But it is not just the BSA who are engaging the devolution stakeholders at a local and regional level. BSA Members are too – and we strongly encourage it. We are a facilitator; we are not meant to be a barrier.

Changing Political Landscape

This year we started off with a relatively new government, though – as it was a Conservative Government – we have had the core agenda of working through the priorities in a post-coalition phase. Tightening of budgets was the central theme.

Then we had the European vote which obviously created a lot of interest and stimulation that caused central government politicians to focus on different things. The ramifications were, in effect, another new government with Mrs May as Prime Minister and a huge turnaround in ministers and civil servants across central government.

With devolution, we have new mayors and combined authorities being set up so that has meant a steady recalibration. We had elections in Scotland and Wales which were important, and so on.

It has been a very political-centric year. Our focus has been on helping members navigate their way through the political change in an era where scrutiny, accountability and the pressure for value for money is ever increasing.

But it is more than just navigating through the “politics”. That is a means to an end – it is about commercial opportunity; or about partnering if we’re talking about the public sector, to drive future opportunity for the Business Services sector.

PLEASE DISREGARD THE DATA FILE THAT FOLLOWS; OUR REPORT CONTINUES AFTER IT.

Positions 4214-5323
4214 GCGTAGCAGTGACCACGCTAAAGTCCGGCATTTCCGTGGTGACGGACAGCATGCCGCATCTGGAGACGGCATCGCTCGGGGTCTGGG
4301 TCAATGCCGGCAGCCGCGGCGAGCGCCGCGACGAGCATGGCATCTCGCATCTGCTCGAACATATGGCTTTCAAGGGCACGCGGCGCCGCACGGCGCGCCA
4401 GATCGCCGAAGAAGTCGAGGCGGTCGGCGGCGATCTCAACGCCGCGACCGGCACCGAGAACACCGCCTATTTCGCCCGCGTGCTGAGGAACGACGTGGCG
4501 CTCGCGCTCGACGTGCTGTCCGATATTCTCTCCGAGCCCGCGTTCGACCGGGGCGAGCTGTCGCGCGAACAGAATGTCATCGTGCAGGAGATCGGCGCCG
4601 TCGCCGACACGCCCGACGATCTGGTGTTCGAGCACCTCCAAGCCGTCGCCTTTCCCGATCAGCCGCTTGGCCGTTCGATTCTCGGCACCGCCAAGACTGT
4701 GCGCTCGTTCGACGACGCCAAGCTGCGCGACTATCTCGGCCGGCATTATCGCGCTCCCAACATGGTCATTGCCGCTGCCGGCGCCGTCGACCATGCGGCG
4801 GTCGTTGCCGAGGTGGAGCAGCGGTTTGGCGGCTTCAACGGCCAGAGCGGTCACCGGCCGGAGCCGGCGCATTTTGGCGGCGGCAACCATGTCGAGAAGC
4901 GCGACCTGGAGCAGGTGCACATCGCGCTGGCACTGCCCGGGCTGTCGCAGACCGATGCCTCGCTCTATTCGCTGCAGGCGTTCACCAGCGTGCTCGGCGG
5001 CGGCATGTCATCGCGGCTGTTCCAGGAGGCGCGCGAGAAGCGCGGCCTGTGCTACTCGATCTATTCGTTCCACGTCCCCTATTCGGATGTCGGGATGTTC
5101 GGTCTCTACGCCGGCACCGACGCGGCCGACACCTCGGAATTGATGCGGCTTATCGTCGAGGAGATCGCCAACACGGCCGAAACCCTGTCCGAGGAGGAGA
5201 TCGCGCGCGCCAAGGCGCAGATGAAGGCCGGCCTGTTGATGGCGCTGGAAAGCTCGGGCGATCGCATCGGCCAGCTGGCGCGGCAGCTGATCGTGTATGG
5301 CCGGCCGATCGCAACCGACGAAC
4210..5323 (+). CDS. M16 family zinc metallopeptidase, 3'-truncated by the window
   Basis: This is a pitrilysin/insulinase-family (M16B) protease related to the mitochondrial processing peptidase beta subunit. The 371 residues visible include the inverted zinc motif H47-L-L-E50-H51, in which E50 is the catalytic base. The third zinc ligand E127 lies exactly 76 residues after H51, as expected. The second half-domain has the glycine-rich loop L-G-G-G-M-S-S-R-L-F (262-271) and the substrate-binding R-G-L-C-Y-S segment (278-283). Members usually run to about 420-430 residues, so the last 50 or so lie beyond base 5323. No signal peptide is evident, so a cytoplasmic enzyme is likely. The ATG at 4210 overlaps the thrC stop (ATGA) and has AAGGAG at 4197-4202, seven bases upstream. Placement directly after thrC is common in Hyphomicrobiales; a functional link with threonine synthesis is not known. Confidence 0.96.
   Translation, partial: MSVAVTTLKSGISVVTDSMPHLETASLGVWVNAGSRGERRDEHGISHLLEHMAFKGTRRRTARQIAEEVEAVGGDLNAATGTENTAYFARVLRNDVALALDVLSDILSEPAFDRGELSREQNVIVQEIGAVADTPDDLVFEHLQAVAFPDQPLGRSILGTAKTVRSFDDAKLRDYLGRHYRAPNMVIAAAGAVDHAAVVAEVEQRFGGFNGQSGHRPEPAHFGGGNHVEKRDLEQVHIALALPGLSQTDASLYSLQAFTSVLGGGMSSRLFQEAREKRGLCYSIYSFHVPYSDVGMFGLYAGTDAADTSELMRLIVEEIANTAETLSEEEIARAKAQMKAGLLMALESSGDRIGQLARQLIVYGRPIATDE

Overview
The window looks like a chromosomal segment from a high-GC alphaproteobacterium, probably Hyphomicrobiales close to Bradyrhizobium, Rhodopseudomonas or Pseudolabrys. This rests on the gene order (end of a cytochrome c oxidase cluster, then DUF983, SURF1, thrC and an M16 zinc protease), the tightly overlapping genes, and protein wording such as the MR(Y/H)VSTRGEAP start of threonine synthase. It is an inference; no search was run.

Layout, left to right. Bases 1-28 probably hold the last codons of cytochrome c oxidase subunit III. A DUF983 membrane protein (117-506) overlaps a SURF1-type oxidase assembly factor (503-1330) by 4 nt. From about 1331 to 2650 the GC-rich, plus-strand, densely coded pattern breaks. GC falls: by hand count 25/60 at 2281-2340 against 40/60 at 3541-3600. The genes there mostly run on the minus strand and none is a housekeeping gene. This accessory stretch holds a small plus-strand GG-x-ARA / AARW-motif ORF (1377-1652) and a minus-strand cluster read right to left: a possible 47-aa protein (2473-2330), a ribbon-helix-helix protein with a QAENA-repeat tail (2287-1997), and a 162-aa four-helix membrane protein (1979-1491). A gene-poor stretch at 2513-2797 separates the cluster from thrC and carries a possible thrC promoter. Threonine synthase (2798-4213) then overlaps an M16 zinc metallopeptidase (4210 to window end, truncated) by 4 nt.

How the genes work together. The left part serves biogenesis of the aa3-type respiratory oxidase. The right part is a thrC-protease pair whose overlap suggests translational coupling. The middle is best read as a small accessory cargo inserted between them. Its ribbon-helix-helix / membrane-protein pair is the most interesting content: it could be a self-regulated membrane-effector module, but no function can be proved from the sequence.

Closing Thoughts…

In 2017 we expect the issues to remain fundamentally the same as 2016 and we have got to make sure that the BSA and its members are as informed and as plugged in as possible. We need to remain innovative and fresh in the way that we provide services to our members.

Business cycles follow the path of a sine curve. We know this. Any economist can provide you with as good a guess as to when we are going to have the next upturn or the next downturn. But it is always our view that the political environment is the most unpredictable and also the most impactful, particularly within the Business Services sector.

Whether it is referendums or devolution to Scotland, Wales and English regions, there will be a profound impact for all businesses everywhere who need to stay closely in touch with public opinion.

We need to understand what people are thinking in the communities in which we’re all living and working. We are not just businesses, but people who live and work in these communities. We are quite canny in our sector because we are used to delivering services by just keeping an ear open as to what is going on and responding to it. Why? Because we are very flexible, very adaptable, very robust, and that is what the role of the BSA is; to walk along with the members, staying alert. How can we freshen up what we do? How can we stay in tune with what’s happening?